NewsSouth Korean councillor blasted for blaming women for male suicides

South Korean councillor blasted for blaming women for male suicides

A politician from South Korea accuses women
A politician from South Korea accuses women
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10 July 2024 17:49

A Seoul city councillor faced massive criticism. Kim Ki-duk stated that the increase in the number of suicides among men in South Korea is due to the actions of women, who are becoming increasingly dominant in society.

The issue of mental health and taking care of it among men still seems to be emerging. The long-touted mantra that a man has to be strong and not cry has been taking a toll on teenagers and men worldwide. Asking for help in the fight for a better tomorrow is often seen as a sign of weakness, while poor mental health is like a broken leg - it requires medical intervention to return to full strength.

Are women to blame for men's suicides?

The South Korean politician has faced extreme criticism. Seoul councillor Kim Ki-duk analysed data on the number of suicide attempts on the bridges over the Han River in Seoul. Official reports published by the city's council revealed an increase in the number of suicide attempts from 430 in 2018 to 1,040 in 2023, and the percentage of men among those attempting to take their own lives increased from 67% to 77%.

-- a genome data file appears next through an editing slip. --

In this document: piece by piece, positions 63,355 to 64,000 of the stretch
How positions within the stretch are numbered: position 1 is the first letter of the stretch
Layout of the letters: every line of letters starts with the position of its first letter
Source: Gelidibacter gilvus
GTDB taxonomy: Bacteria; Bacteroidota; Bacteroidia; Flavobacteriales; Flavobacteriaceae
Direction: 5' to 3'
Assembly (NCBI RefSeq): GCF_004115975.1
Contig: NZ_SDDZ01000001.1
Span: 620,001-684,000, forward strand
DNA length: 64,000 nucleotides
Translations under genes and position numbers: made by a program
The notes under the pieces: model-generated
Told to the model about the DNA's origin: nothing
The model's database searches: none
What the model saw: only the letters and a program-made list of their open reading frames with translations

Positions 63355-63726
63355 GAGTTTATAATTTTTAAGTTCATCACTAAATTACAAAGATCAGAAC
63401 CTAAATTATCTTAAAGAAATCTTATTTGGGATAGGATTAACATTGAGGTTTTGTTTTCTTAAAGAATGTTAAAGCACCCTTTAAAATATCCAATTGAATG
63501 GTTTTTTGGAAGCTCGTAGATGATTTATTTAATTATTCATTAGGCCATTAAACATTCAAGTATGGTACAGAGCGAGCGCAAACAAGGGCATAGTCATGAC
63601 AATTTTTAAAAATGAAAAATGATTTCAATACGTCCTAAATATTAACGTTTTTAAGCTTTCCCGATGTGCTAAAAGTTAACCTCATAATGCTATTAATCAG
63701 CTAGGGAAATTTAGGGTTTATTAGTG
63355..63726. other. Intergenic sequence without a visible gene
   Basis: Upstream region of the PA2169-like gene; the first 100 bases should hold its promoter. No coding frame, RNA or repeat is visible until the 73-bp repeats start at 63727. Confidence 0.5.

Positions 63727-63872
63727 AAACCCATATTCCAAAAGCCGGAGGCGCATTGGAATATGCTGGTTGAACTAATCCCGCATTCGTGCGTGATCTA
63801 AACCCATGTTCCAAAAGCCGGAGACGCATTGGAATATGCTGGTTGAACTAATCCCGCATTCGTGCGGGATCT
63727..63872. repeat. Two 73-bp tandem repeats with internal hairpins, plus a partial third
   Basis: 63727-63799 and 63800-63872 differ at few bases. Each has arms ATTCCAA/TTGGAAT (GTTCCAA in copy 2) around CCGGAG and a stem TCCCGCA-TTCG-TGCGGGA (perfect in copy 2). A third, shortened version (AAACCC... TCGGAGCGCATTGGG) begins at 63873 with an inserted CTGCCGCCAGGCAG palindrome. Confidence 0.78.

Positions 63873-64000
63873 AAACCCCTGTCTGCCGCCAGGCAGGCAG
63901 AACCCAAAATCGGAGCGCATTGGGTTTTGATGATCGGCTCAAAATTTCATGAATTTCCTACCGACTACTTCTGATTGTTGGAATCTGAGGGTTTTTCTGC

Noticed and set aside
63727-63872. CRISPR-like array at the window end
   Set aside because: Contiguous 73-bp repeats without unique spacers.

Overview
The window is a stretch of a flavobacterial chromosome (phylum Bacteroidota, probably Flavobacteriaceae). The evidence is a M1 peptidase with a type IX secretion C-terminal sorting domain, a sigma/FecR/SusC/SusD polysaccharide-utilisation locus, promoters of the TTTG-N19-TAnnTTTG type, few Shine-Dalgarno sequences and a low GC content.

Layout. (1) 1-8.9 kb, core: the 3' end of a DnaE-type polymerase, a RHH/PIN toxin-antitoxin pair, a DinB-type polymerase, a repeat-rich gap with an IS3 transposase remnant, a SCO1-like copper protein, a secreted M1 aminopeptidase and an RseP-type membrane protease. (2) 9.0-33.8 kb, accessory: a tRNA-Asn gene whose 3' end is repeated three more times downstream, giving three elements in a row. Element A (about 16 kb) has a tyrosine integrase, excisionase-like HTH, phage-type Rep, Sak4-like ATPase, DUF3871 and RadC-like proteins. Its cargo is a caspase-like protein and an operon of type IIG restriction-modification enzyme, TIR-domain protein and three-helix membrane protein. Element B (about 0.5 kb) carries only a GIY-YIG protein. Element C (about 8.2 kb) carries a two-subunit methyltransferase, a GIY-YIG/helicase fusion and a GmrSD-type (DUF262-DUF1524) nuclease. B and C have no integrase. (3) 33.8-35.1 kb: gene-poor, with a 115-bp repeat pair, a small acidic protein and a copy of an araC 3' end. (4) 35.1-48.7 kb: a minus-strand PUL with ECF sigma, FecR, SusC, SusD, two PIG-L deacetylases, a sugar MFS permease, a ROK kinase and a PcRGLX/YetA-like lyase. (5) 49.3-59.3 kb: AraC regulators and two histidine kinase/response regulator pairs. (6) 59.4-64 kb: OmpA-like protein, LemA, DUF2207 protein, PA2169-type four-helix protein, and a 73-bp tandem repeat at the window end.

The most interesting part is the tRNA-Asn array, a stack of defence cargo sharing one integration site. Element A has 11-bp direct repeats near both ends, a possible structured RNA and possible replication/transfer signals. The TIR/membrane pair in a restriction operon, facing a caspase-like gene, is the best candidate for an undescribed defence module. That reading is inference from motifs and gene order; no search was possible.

According to the councillor, the increased percentage of suicide attempts among men is related to the growing influence of women in South Korea. The politician stated that the country recently "started to transform into a female-dominated society" and that this might be "partially responsible for the rise in suicide attempts among men."

Experts disagree with the councillor

Song In Han, a professor of mental health at Yonsei University in Seoul, said in an interview with the BBC: "It is dangerous and unreasonable to make such claims without sufficient evidence". The scientist emphasised that worldwide, more men than women take their own lives. As an example, he cited the United Kingdom, where suicide is the leading cause of death for men under 50 years old.

The politician was accused by many of misogyny and building divisions between women and men. Yuri Kim, director of the Korean Women's Union Trade, said in an interview with the "BBC": - Such comments encapsulate just how pervasive misogyny is in South Korea. Blaming women for entering the workforce will only prolong the imbalances in our society.

Kim Ki-duk tried to explain his report. In a statement to the "BBC," he claimed he did not intend to criticise a female-dominated society but merely expressed his opinion on some of its consequences.

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